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A witch memorial linked to sick Moors murderers Ian Brady and Mrya Hindley has been sealed off by police investigating the death of 22-year-old Annalise Johnstone.
Annalise’s body was found 10 days ago after she reportedly visited the remote memorial in Perth, Scotland.
The Maggie Wall memorial is one of at least 11 locations now being investigated.
It has been taped off and the ground in front of the stone cairn and cross has been covered in black plastic sheeting.
Maggie Wall’s monument achieved notoriety during the trial of Brady and Hindley when it emerged the pair had visited it during their killing spree.
Photographs of them posing next to the stone cross during a holiday to Scotland in 1965 were published in the press, prompting headlines comparing Hindley to a witch. It is believed Brady had visited the site as a child.
The pair killed five children between July 1963 and October 1965.
Their victims, Pauline Reade, John Kilbride, Keith Bennett, Lesley Ann Downey and Edward Evans, were all aged between 10 and 17.
Detective Superintendent James Smith has pledged officers are doing everything in their power to establish how Annalise died. He said he could not rule out foul play.
Smith has appealed for help tracing Annalise’s missing mobile phone, purse and medicine bag, reports the Daily Record .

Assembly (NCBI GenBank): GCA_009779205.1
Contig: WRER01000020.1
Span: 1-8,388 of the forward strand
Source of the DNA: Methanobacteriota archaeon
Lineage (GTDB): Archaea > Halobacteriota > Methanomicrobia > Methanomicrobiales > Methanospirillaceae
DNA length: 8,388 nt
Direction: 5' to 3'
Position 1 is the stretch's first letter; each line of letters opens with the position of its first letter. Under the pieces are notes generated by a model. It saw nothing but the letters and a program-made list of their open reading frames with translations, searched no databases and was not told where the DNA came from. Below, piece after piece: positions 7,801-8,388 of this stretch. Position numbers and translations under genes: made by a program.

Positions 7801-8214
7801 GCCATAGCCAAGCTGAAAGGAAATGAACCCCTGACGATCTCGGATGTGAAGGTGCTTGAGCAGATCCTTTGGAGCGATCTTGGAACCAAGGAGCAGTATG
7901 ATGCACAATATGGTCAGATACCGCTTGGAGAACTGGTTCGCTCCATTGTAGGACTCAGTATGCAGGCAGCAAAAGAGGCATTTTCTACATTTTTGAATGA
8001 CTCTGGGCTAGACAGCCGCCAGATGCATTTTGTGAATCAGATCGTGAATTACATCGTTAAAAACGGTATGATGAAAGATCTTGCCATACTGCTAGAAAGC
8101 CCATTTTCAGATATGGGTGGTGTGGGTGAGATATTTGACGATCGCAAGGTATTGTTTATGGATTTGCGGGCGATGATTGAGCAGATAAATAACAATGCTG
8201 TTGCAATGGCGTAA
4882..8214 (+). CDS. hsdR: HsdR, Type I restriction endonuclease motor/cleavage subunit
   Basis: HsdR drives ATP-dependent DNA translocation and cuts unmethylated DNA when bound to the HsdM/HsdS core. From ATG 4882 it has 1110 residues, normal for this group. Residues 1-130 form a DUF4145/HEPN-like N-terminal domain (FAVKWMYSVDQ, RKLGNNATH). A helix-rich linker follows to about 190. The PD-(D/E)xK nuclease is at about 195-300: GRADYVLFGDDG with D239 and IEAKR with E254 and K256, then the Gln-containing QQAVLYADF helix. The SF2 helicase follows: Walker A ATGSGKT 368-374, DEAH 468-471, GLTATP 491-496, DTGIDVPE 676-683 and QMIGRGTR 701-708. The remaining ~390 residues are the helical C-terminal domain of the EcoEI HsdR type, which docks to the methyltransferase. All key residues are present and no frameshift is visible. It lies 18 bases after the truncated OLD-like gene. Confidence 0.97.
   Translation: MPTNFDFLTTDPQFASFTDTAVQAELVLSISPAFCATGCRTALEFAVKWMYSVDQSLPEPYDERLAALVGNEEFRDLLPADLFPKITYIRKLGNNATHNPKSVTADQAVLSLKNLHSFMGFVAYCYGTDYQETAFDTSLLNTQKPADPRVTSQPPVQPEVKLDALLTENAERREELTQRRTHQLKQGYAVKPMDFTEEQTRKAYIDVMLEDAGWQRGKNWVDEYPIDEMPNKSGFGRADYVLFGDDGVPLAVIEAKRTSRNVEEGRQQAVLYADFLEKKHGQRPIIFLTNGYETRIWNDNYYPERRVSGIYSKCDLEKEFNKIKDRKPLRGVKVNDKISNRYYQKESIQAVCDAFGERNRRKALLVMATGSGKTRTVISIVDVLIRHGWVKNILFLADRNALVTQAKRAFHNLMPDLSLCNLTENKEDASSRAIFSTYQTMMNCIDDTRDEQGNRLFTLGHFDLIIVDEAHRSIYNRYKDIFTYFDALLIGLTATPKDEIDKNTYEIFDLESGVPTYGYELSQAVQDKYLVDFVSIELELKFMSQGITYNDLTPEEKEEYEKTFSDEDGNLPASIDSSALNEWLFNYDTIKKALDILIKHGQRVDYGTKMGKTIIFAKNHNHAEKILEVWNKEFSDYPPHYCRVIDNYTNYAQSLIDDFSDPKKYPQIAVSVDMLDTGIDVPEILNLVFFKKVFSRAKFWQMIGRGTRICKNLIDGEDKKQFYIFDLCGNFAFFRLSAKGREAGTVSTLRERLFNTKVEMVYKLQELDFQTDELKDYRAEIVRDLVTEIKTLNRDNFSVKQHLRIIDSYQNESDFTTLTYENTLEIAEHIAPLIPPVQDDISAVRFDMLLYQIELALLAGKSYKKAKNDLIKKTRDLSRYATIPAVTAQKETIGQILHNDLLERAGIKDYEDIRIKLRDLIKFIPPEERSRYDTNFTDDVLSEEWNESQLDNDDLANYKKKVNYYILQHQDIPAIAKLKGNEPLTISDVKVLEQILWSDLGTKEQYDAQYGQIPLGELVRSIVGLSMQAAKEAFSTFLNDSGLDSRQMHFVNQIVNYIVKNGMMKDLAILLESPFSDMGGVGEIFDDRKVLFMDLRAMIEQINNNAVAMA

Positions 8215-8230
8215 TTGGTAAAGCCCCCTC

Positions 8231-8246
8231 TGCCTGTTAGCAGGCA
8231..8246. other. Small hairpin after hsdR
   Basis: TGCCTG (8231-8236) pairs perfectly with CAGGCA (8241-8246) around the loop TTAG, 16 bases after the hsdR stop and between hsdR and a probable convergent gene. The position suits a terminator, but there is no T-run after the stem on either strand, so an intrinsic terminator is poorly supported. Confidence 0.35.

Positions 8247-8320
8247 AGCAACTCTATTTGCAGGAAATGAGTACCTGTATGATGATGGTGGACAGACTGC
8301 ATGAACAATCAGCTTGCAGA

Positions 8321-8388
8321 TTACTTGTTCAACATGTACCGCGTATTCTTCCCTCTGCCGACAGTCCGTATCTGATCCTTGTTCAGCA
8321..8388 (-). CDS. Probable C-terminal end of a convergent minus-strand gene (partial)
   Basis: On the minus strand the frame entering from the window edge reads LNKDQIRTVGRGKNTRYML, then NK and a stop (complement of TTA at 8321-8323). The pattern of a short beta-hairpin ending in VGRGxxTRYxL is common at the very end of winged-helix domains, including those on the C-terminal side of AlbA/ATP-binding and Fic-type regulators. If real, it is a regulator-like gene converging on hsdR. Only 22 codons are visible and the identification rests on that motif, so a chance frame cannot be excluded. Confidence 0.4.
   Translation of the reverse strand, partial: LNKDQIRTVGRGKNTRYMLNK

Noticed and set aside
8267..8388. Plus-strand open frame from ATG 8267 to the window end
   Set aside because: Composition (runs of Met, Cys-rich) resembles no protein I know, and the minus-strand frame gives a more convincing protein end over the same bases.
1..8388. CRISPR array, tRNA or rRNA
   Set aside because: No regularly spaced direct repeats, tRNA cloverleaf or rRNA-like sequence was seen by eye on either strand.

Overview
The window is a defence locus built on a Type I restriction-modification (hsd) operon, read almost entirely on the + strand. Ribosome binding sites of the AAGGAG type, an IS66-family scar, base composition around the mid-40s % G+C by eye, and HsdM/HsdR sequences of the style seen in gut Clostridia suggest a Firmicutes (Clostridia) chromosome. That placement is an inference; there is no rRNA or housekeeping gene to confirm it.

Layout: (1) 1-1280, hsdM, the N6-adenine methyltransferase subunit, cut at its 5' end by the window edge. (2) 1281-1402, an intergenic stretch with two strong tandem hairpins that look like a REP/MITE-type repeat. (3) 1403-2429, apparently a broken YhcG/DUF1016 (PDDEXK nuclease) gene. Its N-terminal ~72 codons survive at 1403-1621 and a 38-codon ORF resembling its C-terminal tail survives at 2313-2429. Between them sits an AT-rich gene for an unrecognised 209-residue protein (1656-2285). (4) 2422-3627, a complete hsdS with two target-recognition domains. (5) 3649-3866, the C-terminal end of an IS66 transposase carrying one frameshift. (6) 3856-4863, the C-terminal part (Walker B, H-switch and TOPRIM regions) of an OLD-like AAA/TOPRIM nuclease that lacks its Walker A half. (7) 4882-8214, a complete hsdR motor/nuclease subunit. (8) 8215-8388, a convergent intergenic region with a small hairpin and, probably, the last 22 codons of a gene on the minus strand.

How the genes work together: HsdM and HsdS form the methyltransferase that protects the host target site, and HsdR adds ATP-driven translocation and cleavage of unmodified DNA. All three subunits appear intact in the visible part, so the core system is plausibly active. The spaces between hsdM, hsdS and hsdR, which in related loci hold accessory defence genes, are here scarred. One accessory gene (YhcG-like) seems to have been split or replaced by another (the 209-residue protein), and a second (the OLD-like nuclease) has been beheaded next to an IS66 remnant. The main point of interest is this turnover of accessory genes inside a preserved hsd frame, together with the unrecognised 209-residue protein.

He has also asked for sightings of a silver Ford Galaxy which drove her to Auchterarder from her home in Ardrossan on Wednesday May 9.
The car was later recovered by police, seemingly abandoned outside a house in Inchture.
A Police Scotland spokesman confirmed the Maggie Wall site was part of the ongoing inquiry. “We are conducting a number of inquiries at various locations across Tayside,” he said.
The memorial, which sits by the roadside around half a mile south-west of Dunning, has the words “Maggie Wall burnt here 1657 as a witch” written across it in white letters which are regularly repainted.
It is the only monument of its kind in Scotland dedicated to a single witch.
However, there is no evidence that Maggie even existed, never mind that this was the place of her death.
Some have suggested it was built by a local landowner who had been having an affair with a young woman from the village.
Others believe it may be linked to the executions of a group of women from Dunning who were tried for witchcraft in the 1660s.
The monument is still visited regularly by sightseers, many of whom leave small trinkets and offerings at its base.
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